Get Opinion in your inbox -- sign up for our weekly newsletter
Readers React
Opinion Readers React
Readers React

How much can Obama really do outside the U.S.?

To the editor: Max Boot is long on criticism but short on useful advice. ("Obama needs to work on his foreign policy, not his golf game," Op-Ed, July 29)

He says we should have "trained" the Libyan army, because that worked so well in Iraq. What should we do in the Middle East? Tell the Israelis to live with rocket fire, or tell the Palestinians to accept settlers taking their land?

And as for Russia, if the Europeans want to end President Vladimir Putin's military adventurism, all they have to do is ruin their economy by turning off their supply of Russian natural gas. There is not much President Obama can do there besides starting a war with a nuclear power, which I don't think even Boot would advise.

So go ahead and golf, Mr. President, because adding fuel to the numerous fires around the world would not likely work.

Steve Harrington, Cardiff


To the editor: Boot was too kind in his assessment of Obama's foreign policy, or lack thereof.

The president should consult with the U.S. Marine Corps, which would inform him that he can't "lead from behind" (his doctrine in Libya) successfully. To lead effectively you must lead from the front. There is no such thing as leading from behind.

Surely this much is obvious now that Obama's foreign policy is a failure.

David R. Gillespie, Bonita


To the editor: It struck me as ironic that on your July 30 Op-Ed page, you printed Boot's piece next to Doyle McManus' column, "Is global chaos the new normal?"

With the former featuring a recent picture of our president golfing, it seems evident that Boot simply has not caught on to what Obama and McManus so clearly have: that there is only so much a sitting president can do to heal the afflictions of the world.

That being so, he might as well — like Ronald Reagan chopping wood at his Santa Barbara County ranch — blow off some steam by playing a few rounds of golf.

William P. Bekkala, West Hollywood


To the editor: The world is learning that, unfortunately, America's amateur hour will last eight years.

Paul Carter, Long Beach

Copyright © 2015, Los Angeles Times
Related Content
  • It's not 'the environment vs. jobs' anymore

    To the editor: The conclusion in the UC Berkeley study that stronger requirements for renewable energy would create jobs is another piece of evidence that California has known for a long time. Renewable energy regulations have helped to make California a leader in the country in creating jobs,...

  • L.A. can't fill all its potholes, but it wants the Olympics. That's insane.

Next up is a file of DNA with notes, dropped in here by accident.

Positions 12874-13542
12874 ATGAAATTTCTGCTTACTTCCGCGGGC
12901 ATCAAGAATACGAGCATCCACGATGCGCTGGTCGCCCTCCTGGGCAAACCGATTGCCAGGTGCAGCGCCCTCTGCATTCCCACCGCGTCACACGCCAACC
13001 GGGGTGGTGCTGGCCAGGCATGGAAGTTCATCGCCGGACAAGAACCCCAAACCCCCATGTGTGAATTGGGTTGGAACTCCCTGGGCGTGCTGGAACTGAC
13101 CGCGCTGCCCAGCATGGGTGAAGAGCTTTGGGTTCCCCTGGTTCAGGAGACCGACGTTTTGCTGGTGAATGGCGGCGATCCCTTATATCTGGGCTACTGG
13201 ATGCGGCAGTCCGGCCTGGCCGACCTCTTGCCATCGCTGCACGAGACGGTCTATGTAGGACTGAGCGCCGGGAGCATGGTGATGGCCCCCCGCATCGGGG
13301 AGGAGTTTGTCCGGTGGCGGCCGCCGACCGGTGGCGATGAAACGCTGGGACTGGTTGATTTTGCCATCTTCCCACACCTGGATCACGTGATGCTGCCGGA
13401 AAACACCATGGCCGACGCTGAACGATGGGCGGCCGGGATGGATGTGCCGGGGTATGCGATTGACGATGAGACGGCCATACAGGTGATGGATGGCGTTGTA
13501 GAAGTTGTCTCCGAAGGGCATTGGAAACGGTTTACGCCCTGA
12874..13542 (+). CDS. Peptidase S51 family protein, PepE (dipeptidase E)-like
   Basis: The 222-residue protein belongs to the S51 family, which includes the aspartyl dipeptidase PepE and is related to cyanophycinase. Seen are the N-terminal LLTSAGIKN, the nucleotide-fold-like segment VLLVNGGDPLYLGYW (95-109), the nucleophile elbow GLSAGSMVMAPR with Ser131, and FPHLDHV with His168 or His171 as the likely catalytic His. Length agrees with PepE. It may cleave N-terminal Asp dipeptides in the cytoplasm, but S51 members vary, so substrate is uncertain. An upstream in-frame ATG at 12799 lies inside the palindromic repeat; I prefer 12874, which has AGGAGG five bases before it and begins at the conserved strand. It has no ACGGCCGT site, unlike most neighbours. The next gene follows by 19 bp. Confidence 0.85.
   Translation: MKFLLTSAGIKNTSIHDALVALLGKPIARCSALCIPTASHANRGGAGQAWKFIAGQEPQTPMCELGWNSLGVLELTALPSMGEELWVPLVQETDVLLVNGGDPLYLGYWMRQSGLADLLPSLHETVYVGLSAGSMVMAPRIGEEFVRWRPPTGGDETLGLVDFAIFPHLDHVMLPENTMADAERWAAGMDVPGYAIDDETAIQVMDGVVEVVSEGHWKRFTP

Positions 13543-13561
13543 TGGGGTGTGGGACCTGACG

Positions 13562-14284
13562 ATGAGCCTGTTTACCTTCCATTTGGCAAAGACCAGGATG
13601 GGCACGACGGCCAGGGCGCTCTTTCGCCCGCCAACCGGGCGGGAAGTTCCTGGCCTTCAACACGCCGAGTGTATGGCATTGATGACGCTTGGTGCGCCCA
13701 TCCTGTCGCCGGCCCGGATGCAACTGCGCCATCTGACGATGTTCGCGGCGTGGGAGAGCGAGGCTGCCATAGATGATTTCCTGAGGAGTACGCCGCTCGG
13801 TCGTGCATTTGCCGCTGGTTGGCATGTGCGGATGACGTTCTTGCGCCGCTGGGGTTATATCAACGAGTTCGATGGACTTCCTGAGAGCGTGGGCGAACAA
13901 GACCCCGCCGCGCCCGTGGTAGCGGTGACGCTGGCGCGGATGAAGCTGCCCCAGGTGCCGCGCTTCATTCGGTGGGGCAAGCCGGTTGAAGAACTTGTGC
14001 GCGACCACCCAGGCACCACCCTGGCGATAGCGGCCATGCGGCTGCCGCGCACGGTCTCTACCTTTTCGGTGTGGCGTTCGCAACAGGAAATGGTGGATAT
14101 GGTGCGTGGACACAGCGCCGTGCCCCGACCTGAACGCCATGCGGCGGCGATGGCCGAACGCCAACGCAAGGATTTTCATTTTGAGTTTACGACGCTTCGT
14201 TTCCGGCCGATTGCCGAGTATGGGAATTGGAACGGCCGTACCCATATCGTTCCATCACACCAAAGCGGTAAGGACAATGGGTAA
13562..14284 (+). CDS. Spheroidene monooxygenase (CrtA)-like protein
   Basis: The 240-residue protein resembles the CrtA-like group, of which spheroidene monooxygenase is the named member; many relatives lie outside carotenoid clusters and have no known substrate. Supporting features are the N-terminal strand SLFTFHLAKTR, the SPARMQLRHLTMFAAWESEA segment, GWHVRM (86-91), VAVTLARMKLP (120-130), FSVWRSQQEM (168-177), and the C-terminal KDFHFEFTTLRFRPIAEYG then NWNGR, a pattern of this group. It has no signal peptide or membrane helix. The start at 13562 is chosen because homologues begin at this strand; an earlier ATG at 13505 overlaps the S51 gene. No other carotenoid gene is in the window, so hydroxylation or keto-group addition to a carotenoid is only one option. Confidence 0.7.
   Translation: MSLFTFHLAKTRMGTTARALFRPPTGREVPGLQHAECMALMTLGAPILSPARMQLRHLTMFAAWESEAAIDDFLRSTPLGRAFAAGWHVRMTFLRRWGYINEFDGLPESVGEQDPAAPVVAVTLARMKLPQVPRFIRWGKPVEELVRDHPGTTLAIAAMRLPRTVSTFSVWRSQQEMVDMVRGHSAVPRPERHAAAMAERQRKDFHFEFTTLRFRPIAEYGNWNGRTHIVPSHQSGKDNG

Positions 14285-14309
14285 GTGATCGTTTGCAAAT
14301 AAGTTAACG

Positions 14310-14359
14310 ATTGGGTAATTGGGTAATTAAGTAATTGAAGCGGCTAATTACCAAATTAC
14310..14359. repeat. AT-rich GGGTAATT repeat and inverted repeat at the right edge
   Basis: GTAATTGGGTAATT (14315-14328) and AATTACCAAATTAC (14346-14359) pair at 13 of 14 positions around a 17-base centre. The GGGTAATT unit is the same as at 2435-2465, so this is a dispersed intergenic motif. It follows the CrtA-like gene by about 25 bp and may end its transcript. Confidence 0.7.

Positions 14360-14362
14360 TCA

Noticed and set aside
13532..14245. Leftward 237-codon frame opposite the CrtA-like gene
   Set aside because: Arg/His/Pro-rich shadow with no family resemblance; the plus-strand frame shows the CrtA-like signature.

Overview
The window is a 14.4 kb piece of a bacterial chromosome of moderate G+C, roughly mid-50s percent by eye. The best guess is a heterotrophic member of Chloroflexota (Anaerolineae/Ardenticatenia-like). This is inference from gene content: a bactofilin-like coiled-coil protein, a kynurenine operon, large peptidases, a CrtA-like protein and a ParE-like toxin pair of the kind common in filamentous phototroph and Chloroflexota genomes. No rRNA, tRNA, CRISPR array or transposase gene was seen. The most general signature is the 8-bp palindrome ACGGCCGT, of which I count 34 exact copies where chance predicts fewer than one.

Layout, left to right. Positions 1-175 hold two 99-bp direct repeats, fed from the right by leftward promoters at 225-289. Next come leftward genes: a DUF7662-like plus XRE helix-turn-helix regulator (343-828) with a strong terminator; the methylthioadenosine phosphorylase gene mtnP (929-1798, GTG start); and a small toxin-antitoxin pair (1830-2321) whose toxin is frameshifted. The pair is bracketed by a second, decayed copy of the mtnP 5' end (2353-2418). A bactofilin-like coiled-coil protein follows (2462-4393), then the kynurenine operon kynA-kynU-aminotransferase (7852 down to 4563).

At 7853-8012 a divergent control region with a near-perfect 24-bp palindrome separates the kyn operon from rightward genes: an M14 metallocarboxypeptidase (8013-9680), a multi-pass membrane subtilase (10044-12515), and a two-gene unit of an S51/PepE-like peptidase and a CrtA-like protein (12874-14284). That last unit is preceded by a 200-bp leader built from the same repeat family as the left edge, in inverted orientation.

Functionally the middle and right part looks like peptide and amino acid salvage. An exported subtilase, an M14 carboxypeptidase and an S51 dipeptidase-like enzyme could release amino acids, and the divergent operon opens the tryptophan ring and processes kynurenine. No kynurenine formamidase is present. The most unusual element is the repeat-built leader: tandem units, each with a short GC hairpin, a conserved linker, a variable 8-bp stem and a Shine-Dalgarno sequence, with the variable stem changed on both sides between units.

L.A. can't fill all its potholes, but it wants the Olympics. That's insane.

    To the editor: I don't live in Los Angeles anymore, but I still have an affinity for the city where I grew up, so I have to ask: Did anyone see the irony or humor in the juxtaposition of the headlines on Sunday's front page? ("Inequity is 'baked in' when it comes to L.A. city services; where you...

  • Don't take away retired cops' concealed guns

    To the editor: The Times believes that retired police officers should not be exempt from laws restricting firearms possession at schools. California law allows an honorably retired peace officer to carry a concealed weapon with the approval of the officer's agency from which he retired. Concealed-carry...

  • How the new $95,000 hepatitis C drug is really a bargain

    To the editor: Regarding the exorbitant price of Harvoni, the new hepatitis C drug, David Lazarus writes that it costs $95,000 for a course of treatment. This is misleading. ("Here's why drugmakers are held in low esteem," column, Aug. 28)

  • Don't build a new county jail until reforms are in place first

    To the editor: Bad jails will get less bad, less crowded and safer if Los Angeles County starts using long-standing strategies to reduce the inmate population while it develops experience with the reductions and diversions being newly considered. Then it will know what facilities we need. ("Men's...

  • Calabasas High football: Why so many transfers so soon?

    To the editor: When I was an assistant principal at a west San Fernando Valley high school, one of my tasks was to be certain that coaches, students and parents were obeying all the residency rules regarding athletics. We managed to stay “legal” — but too often, just barely. ("What's up with all...